Last Updated: Friday - 09/24/2010
Week of September 11, 2006
Alta.'s good times drive poor towards housing crisis
Advocates fear impending jump in homelessness
By RAMON GONZALEZ
"This is insane; nobody at the low end will ever have a chance to afford a house."
- Jim Gurnett
It is estimated that a person making $20 an hour would not qualify for a mortgage on an average priced home or condominium in Edmonton.
"There is a dramatic (housing) shortage," said Susan McGee, executive director of the Edmonton Joint Planning Committee on Housing.
"We have a lot of growth in the province and this is attracting a lot of people, some with resources and some without resources when they get here. Those without resources are having a very difficult time finding housing and that has put a lot of upward pressure on the market.
"Rents have increased, the cost of living overall has increased dramatically in a very short time in Edmonton and the poor and those on the margin, at the risk of homelessness, have been hit hardest."
Housing is very expensive where it can be found, noted Bob McKeon, a social activist and theology professor who lives in an inner city housing co-op.
"For low-income people it is very hard to find," he lamented. "There is some affordable housing but it is very limited."
Gurnett said the shortage didn't happen overnight. "In the last 10 years the Alberta government and the federal government never put any money into affordable housing," he said. "The population was growing but we were not building."
"The economy is so strong, developers don't want to build low-income housing."
- Jim Gurnett
Glen Craig, president of the Alberta Housing Coalition, blames the province for the lack of a strategy. "Historically housing was a federal responsibility. Now it is a provincial responsibility but they are not accepting the responsibility."
Gurnett added that another reason for the shortage is that "the economy is so strong, developers don't want to build low-income housing - there isn't enough money in it for them."
Rents average $700 a month for one-bedroom apartment while a single person on social assistance receives a little over $400 per month. "Some low-income people are spending 70 per cent of their income in rent," Gurnett noted. "Very large numbers are spending 50 per cent of their income (in rent)."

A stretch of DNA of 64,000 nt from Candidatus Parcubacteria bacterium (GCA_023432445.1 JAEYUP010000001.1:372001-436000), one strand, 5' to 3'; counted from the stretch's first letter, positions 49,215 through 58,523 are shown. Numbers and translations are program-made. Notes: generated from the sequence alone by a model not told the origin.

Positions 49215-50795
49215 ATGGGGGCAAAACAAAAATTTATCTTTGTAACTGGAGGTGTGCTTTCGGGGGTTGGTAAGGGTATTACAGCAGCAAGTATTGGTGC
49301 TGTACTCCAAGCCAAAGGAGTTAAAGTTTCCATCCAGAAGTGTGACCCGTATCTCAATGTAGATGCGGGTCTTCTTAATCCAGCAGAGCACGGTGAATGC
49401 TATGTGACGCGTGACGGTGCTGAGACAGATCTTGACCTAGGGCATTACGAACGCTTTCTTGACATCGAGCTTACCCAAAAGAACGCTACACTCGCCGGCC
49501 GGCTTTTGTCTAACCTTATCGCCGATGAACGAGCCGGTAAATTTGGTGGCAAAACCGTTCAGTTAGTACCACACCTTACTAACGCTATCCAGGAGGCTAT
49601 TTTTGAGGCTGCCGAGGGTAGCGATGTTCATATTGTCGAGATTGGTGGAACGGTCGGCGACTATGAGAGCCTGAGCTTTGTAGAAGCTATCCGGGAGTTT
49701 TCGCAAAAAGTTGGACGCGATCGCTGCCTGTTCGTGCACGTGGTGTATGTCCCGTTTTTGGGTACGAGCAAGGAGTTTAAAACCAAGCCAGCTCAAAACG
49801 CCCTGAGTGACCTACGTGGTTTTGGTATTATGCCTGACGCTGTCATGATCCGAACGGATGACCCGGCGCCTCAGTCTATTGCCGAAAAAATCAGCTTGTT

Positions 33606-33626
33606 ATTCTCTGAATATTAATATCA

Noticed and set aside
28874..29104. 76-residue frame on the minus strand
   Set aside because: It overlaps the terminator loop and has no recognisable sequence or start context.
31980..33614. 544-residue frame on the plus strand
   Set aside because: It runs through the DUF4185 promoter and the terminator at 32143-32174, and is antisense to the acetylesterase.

As a result, many low-income people in the city now live in shelters and the chronically homeless have no place to go. In 2004, Edmonton had about 2,200 homeless people, a figure expected to jump sharply when the next count is taken in October.
"People without resources who have come from other provinces have exacerbated the problem but a lot of the people that are chronically homeless are not from away," said McGee.
The single best remedy to the housing shortage is to devote more money to build affordable housing in partnership with non-profit groups, Gurnett said. He also spoke of the need for a provincial rent supplement for low-income families and said it is time to change the rules for renting basement suites.
In a recent position paper the Alberta Housing Coalition calls on Ottawa to develop a plan that commits $2 billion annually for 10 years for new social housing. For its part, the Alberta government should match federal funding for affordable housing.
Municipalities should also develop plans to address current and future affordable housing needs, the position paper says.
The AHC also calls on developers to incorporate a minimum percentage of social housing in all new developments.
Craig said the AHC position paper was "well received" by the province, which might use some of its proposals as part of a provincial housing strategy.
The Edmonton mayor's task force has identified an immediate need for 5,000 housing units in the city with an additional 700 units required per year to keep pace with the growing need in Edmonton.
The 5,000-unit goal is a "nice goal" but the need is a lot higher if you include those who need supportive housing, McGee said.
McKeon said churches have long taken an active role in addressing the housing needs of the needy and must continue to do so. As an example, he cited St. Andrew's Parish, which 25 years ago developed a seniors housing project in partnership with community groups.
"Housing co-ops are a good model," he said. "Cooperation and solidarity are important Catholic principles."
The federal government cut its housing co-op program in the late 1980s.
Gurnett said churches show the way when they raise funds for the homeless through the No Room in the Inn program at Christmas. But he said now is a good time to pressure politicians.
"The politicians act when they know the voters want them to act," he said. "We must ask them to put more money into low-income housing. A $2 billion a year commitment would be tremendous. It would start to turn things around almost immediately."
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